Collecting gap fees

Providers must take all reasonable steps to collect gap fees from families electronically. This is a requirement under Family Assistance Law. This page provides guidance to help providers comply with this obligation.

On this page:

About this obligation

Families who get Child Care Subsidy (CCS) must make a co-contribution to their early childhood education and care fees by paying the gap fee. Families must pay the gap fee using electronic funds transfer, or EFT.

You must take all reasonable steps to collect gap fees from families electronically. This is a requirement under Family Assistance Law.

The requirement to collect the gap fee electronically only applies to families who get CCS.

We regularly conduct audits to ensure you are complying with this obligation.

By checking that you are collecting gap fees electronically, we:

  • protect CCS against mistakes, non-compliance and fraud
  • ensure you receive a key part of your income.

Facts from Family Assistance Law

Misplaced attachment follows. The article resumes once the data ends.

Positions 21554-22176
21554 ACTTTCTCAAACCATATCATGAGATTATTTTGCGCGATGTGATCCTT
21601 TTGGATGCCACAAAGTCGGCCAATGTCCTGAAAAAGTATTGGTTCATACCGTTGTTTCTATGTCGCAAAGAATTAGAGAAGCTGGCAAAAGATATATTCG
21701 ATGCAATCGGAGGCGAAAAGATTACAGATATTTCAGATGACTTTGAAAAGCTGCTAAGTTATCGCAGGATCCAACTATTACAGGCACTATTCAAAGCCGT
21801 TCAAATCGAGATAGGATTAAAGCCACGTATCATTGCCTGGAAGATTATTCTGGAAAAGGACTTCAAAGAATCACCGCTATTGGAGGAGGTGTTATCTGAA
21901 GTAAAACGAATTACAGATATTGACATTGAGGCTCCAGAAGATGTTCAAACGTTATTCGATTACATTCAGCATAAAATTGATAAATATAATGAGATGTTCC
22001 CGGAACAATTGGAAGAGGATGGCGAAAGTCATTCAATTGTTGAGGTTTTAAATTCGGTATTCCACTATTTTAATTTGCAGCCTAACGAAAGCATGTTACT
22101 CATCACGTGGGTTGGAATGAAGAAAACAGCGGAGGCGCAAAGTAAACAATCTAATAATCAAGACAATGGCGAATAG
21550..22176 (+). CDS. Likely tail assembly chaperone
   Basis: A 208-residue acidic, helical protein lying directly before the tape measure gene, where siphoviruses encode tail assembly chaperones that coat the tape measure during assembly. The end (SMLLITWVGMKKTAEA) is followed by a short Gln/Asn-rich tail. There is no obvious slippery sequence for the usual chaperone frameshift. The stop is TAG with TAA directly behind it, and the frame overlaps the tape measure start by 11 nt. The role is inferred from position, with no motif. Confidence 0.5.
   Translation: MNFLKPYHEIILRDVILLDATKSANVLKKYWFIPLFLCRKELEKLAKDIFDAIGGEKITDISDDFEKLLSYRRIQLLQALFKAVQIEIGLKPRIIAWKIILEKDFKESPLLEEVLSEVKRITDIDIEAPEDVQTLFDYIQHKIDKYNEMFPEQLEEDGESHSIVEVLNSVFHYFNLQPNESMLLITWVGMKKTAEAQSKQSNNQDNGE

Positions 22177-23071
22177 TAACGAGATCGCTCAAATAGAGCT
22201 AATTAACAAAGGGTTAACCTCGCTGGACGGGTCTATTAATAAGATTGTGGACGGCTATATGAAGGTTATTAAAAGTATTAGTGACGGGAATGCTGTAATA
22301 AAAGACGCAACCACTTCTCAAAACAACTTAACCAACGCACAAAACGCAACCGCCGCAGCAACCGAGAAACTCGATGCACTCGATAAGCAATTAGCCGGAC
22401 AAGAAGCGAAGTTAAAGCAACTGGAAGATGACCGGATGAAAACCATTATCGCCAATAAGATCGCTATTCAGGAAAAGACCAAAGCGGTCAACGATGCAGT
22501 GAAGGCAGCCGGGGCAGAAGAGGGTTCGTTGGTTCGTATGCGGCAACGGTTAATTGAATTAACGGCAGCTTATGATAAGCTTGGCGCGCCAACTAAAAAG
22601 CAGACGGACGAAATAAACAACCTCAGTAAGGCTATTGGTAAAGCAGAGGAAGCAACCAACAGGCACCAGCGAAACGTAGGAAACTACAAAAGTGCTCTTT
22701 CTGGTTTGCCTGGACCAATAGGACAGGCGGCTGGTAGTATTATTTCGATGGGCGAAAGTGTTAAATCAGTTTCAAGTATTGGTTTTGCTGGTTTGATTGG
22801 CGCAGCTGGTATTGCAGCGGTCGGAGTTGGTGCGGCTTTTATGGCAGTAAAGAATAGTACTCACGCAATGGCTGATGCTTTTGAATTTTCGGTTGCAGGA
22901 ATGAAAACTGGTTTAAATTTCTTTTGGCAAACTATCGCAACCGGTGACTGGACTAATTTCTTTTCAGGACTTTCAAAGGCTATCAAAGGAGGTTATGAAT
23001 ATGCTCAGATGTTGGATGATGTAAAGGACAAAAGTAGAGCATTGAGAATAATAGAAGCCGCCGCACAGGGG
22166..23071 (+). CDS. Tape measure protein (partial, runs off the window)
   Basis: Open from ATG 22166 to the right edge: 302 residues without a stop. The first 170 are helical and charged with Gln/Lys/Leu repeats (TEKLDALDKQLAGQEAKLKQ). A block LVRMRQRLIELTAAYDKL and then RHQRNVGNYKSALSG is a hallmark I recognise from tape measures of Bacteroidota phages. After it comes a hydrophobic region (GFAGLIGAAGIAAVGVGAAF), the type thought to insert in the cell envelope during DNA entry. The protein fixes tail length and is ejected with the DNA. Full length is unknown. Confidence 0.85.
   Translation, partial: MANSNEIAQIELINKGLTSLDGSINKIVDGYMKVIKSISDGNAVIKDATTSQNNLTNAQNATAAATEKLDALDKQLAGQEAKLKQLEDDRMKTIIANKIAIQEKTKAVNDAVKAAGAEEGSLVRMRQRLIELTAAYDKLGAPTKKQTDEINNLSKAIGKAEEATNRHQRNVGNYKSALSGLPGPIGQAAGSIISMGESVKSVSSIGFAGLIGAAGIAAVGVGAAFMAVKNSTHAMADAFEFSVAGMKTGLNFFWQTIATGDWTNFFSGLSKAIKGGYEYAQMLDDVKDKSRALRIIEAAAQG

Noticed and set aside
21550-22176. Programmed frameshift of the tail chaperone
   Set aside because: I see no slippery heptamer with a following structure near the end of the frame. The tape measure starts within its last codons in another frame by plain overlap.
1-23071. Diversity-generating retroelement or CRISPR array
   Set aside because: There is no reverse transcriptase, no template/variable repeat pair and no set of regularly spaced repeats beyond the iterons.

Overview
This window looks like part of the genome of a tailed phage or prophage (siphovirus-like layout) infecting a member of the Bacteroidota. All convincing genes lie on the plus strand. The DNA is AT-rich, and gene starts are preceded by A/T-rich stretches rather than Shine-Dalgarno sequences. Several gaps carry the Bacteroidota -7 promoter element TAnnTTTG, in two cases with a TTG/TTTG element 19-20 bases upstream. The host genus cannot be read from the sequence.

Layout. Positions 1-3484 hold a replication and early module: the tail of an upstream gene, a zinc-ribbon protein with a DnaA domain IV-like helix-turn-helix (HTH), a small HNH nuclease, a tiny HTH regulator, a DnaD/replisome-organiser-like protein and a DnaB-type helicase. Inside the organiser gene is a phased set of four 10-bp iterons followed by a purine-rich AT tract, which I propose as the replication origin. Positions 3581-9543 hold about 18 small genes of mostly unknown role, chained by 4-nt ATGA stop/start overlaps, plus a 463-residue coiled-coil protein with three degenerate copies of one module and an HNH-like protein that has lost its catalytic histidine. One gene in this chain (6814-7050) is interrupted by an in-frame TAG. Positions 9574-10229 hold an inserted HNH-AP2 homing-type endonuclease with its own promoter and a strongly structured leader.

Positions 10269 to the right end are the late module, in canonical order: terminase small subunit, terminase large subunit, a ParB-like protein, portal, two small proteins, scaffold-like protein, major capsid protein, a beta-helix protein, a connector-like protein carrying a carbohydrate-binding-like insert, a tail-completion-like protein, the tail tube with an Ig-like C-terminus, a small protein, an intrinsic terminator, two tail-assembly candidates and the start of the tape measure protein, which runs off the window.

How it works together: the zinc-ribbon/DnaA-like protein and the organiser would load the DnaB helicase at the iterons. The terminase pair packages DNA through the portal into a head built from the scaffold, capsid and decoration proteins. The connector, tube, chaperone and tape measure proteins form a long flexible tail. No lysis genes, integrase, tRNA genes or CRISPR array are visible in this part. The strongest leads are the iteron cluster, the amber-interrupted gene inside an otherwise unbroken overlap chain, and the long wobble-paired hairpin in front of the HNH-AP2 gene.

This obligation comes from section 201B of A New Tax System (Family Assistance) (Administration) Act 1999.

The legislation uses the phrase ‘take all reasonable steps’.

The term ‘reasonable’ is defined as ‘based on or using sound judgement and therefore fair and sensible.’

In the context of this obligation, the department considers that providers must take “a diligent and intelligent interest in the information either available to them or which they might appropriately demand from the executives or other employees and agents of the company”.

Taking all reasonable steps to collect gap fees

All providers should have policies and procedures that set out how you will responsibly administer CCS and comply with Family Assistance Law. These are known as your governance arrangements.

The following guidance illustrates the type of governance arrangements that would demonstrate you are taking all reasonable steps to collect gap fees electronically.

This information:

  • is general guidance only
  • is intended to help you develop your own policies and procedures
  • is not a definitive list of your obligations under Family Assistance Law.

Provide clear advice and support to families

You should provide clear advice about gap fees to families who attend, or are considering attending, your service.

You should provide regular, clear and timely advice to families about:

  • fee amounts
  • EFT payment options
  • payment/billing cycles
  • the status of a family’s gap fees, including amounts due, paid and owing.